Wilkie Engineering Ltd is committed to conducting its business with all applicable Data Protection legislation including but not limited to General Data Protection Regulation (GDPR). This means being transparent about how it collects and uses the personal data of its workforce. This policy sets out the company's commitment to data protection, and individual rights and obligations in relation to personal data.
This policy applies to the use of personal data of job applicants, employees, workers, contractors, volunteers, work experience students, apprentices and former employees, referred to as HR-related personal data. This policy does not apply to the personal data of clients or other personal data processed for business purposes.
The company has appointed the Finance Manager,as the person with responsibility for data protection compliance within the company. Questions about this policy, or requests for further information, should be directed to him/her.
‘Personal data’ is any information relating to an identified or identifiable natural person (‘data subject’). An individual who can be identified directly or indirectly from that information. From an HR perspective this could relate to HR files, shift patterns, location data, etc
‘Data subjects’ are the identified people.
‘Processing’ is carrying out any operation or set of operations performed on personal data, whether it is automatic or note. For example, collecting, viewing, using, accessing, sending, storing, amending, sharing, disclosing or deleting it. These are all acts of processing.
‘A data controller’ is someone who is in control of the data and dictates how/why it is used.
‘A data processor’ is someone who carries out processing on behalf of a data controller, for example the Company appoints a third-party payroll provider, this company is the data controller and the payroll provider is the data processor,
‘Special categories of personal data’ means information about an individual's racial or ethnic origin, political opinions, religious or philosophical beliefs, trade union membership, health, sex life or sexual orientation and biometric data. Within previous legislation, this was referred to as sensitive information.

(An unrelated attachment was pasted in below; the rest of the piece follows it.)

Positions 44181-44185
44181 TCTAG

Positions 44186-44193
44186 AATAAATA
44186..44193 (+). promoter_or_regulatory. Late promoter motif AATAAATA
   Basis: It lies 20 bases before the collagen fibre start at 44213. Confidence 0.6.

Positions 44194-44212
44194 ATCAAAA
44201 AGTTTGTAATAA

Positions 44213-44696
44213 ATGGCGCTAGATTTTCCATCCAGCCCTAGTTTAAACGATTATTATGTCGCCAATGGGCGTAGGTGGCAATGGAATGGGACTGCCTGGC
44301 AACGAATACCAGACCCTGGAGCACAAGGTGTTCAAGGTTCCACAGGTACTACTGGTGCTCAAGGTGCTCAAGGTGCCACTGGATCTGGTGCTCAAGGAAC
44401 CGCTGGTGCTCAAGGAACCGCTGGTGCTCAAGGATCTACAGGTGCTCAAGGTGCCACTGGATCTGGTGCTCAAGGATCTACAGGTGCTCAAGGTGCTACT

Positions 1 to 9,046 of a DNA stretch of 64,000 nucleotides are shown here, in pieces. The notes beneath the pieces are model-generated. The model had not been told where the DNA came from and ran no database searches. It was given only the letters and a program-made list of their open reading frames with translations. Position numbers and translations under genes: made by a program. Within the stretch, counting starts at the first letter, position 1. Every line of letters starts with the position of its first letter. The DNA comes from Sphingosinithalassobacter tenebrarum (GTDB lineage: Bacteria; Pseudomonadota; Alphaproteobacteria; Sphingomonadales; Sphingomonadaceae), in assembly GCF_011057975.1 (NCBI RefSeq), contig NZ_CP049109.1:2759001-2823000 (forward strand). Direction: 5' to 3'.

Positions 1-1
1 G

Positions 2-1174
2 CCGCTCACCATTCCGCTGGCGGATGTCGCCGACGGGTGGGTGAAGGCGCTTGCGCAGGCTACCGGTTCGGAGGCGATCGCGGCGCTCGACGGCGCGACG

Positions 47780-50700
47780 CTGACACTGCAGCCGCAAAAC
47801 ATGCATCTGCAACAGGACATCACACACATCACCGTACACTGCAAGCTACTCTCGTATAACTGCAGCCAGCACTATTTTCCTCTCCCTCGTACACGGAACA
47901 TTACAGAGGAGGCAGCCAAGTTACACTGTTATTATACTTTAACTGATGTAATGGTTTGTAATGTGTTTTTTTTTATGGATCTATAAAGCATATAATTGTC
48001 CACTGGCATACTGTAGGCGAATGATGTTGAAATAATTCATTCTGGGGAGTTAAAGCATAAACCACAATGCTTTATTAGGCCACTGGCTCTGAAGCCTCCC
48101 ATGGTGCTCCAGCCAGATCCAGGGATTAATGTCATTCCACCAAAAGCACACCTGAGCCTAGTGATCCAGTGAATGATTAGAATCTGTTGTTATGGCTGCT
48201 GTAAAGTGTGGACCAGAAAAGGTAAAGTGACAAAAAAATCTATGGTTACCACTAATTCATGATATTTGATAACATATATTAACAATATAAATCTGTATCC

‘Criminal records data’ means information about an individual's criminal convictions and offences, and information relating to criminal allegations and proceedings.
Data protection principles
The Company processes HR-related personal data in accordance with the following data protection principles:
- The company processes personal data lawfully, fairly and in a transparent manner. This means, the Company will tell the Data Subject what processing will occur (transparency), the processing must match the description given to the Data Subject (fairness), and it must be for one of the purposes specified in the applicable Data Protection regulations (lawfulness) – see next section.
- The company collects personal data only for specified, explicit and legitimate purposes. This means data will not be processed in a manner that is incompatible with those purposes. The Company will specify exactly what the Personal Data collected will be used for and limit the processing of that Personal Data to only what is necessary to meet the specified purpose
- The company processes personal data only where it is adequate, relevant and limited to what is necessary for the purposes of processing. This means the Company will not store any Personal Data beyond what is strictly required.
- The company keeps accurate personal data and takes all reasonable steps to ensure that inaccurate personal data is rectified or deleted without delay. This means the Company will have in place processes for identifying and addressing out-of-date, incorrect and redundant Personal Data.
- The company keeps personal data only for the period necessary for processing. This means the Company will, wherever possible, store Personal Data in a way that limits or prevents identification of the Data Subject.
- The company adopts appropriate measures to make sure that personal data is secure and protected against unauthorised or unlawful processing, and accidental loss, destruction or damage. This means the Company will use appropriate technical and organisational measures to ensure the integrity and confidentiality of Personal Data is maintained at all times.
The Company will tell individuals the reasons for processing their personal data, how it uses such data and the legal basis for processing in its privacy notices. The Company will not process personal data of individuals for other reasons.
Where the company processes special categories of personal data or criminal records data to perform obligations or to exercise rights in employment law, this is done in accordance with the rules set out later within this policy.
The company will update HR-related personal data promptly if an individual advises that their information has changed or is inaccurate.